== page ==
Monday, April 24, 2006


The sizzling sound of one young male's brain as it struggles to form words on the computer remind the male of that old anti-drug commercial with the egg and the frying pan. The sleep deprivation isn't that bad, to be honest. Nothing to really complain about. We hit up more stations today, started at the same early hour, and remained out there until after the chow hall was closed (unless it stayed open late for us?). As always, some stations are insultingly easy, and others...give you a healthy push down the road of accepting the blank space on your uniform where an EIB should go.

For those of you who aren't familiar with this particular award, let me shed a minute amount of light on it. The actual badge worn on the Class A uniform has a blue background, because blue is the infantry color. A long rifle adorns the foreground. The BDU version is a green patch with the same rifle. The ACUs now have a metallic black pin on-badge. That's how you spot someone who is more badass than you, and has the testicular fortitude of Terry Tate.

9mm handgun: easy. NBC (Nuclear, Biological, Chemical): Not so easy. I'm sure that someone out there with their EIB will read this and laugh, which is technically their right. Well I say that its hard, because it is. You have nine seconds to take your helmet off, put it on the barrel of your rifle, open your gasmask carrying bag, put that bad boy on, cinch it down, and clear it. That sort of thing takes a lot of work and muscle memory. Then there is all the questions you have to answer, etc etc. NBC, grenades, and M240B machine gun are so far the most likely killer of EIB candidates.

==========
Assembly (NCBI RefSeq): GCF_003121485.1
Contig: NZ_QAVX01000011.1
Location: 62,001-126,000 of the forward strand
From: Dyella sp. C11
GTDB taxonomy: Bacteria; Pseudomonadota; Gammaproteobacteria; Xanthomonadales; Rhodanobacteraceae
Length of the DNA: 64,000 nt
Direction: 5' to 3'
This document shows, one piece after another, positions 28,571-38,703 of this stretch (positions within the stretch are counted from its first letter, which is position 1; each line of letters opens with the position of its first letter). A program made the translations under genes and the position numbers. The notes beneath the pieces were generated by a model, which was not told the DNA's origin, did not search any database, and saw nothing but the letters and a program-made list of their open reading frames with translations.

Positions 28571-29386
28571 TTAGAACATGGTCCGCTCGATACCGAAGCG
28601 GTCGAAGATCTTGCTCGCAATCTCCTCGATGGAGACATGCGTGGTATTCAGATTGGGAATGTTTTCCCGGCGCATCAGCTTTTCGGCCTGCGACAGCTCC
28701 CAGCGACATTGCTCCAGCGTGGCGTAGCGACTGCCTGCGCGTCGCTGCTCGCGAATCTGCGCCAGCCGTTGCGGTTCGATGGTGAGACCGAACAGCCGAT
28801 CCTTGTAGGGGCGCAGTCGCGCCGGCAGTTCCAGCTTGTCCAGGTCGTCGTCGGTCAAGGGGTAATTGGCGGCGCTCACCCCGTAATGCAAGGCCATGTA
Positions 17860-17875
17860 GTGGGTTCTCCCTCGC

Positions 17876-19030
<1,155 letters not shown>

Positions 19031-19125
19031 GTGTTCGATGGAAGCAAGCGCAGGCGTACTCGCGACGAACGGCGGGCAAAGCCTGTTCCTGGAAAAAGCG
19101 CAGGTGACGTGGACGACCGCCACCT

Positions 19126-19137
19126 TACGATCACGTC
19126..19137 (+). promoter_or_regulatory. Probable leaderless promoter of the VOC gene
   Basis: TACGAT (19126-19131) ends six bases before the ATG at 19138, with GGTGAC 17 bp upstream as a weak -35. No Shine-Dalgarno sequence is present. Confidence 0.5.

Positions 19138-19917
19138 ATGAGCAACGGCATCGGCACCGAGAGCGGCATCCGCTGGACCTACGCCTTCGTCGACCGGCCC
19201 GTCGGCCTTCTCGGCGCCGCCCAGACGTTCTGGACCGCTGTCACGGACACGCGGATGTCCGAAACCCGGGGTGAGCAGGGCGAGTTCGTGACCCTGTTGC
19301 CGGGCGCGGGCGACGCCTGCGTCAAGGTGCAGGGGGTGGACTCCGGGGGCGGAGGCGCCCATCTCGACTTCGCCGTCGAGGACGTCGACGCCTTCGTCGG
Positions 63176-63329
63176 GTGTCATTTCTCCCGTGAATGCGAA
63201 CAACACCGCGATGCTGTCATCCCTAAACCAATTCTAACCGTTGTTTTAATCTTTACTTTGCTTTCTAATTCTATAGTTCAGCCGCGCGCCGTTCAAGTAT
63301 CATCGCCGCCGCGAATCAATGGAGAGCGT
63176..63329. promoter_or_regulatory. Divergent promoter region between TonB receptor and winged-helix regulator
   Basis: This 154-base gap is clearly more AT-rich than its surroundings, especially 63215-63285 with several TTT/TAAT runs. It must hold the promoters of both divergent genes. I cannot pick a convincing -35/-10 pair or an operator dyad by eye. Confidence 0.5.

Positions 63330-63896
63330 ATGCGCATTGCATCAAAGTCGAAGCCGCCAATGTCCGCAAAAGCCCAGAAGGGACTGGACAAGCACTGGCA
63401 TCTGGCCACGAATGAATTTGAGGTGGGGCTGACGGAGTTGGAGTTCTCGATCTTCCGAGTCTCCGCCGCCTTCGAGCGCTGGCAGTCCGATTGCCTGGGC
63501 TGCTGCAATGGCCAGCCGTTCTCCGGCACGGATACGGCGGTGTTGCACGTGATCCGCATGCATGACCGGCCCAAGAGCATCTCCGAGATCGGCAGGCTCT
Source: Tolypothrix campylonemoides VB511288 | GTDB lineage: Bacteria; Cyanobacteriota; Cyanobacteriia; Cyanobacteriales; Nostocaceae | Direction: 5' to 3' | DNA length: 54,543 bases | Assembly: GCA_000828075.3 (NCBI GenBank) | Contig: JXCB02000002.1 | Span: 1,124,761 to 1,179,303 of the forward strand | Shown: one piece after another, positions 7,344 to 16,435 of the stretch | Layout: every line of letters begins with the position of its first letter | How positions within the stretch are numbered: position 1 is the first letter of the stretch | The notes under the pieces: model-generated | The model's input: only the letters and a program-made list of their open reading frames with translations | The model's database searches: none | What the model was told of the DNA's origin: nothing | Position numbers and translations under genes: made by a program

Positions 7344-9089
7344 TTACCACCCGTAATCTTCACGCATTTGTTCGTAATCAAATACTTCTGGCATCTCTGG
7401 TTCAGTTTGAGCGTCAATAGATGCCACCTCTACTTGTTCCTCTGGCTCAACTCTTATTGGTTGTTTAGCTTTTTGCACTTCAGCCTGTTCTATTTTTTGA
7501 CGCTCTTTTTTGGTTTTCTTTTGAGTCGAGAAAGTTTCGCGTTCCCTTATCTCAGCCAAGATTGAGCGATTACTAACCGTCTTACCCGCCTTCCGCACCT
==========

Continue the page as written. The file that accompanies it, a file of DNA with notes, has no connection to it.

I actually fired a .50 cal for the first time today, even though it was with blanks. Though I would only be firing off four rounds, I wasn't completely stupid, and I stuffed my earplugs in. The 240Bravo had my ears ringing yesterday.

Another odd thing about all of this, is that you have to do all of these tasks by the book, and not in any practical, real world way. Once again, its difficult to throw a decent post out there, because I feel about as slow and sluggish as nearly frozen molasses. Its time for a quick shower, and then deep comatose sleep.

Sunday, April 23, 2006

Guess What? EIB. Still.

Random sidenote before I get started. I had an epiphany about an hour ago. Milkshakes with alcohol content! It couldn't get any better. Then my dream was shot down when someone else informed me that they do in fact exist, and are commonly referred to as 'mudslides'. I died a little inside.

This morning demanded a 0430 wake up, in order to draw out weapons at 0500, and leave for the EIB site at 0600. Rather than hanging around our immediate area, we actually went to the spot that will be used for the testing in a few weeks, with the graders and everything. I forgot to get autographs, which I would later superimpose onto my grade sheet while marking all columns off as "Go" rather than "No Go", which in layman's terms means "You failed completely and miserably, and consequently, you suck."

"But wait there, Mr Unlikely Soldier dude, isn't today a Sunday?"

Why yes it is. It was also a fifteen or sixteen hour day. This trend will be kept up for the next few weeks. I was so distraught over this theft of my weekend that last Saturday, at Applebee's, I ordered a Long Island Ice Tea. I got kicked out. Apparently the Rule of 21 doesn't follow the Close Enough guideline. Six more months, and then I'll start posting the police reports on here too.

It was cold in the morning, the kind of cold that makes one want to piss and moan in the traditional Private fashion. But it wasn't long until I got it in my head that we were going to be there for a long time, and for the next few weeks, this is all we're really going to be doing. So I just sort of went along with it. And go figure, I learned quite a bit today.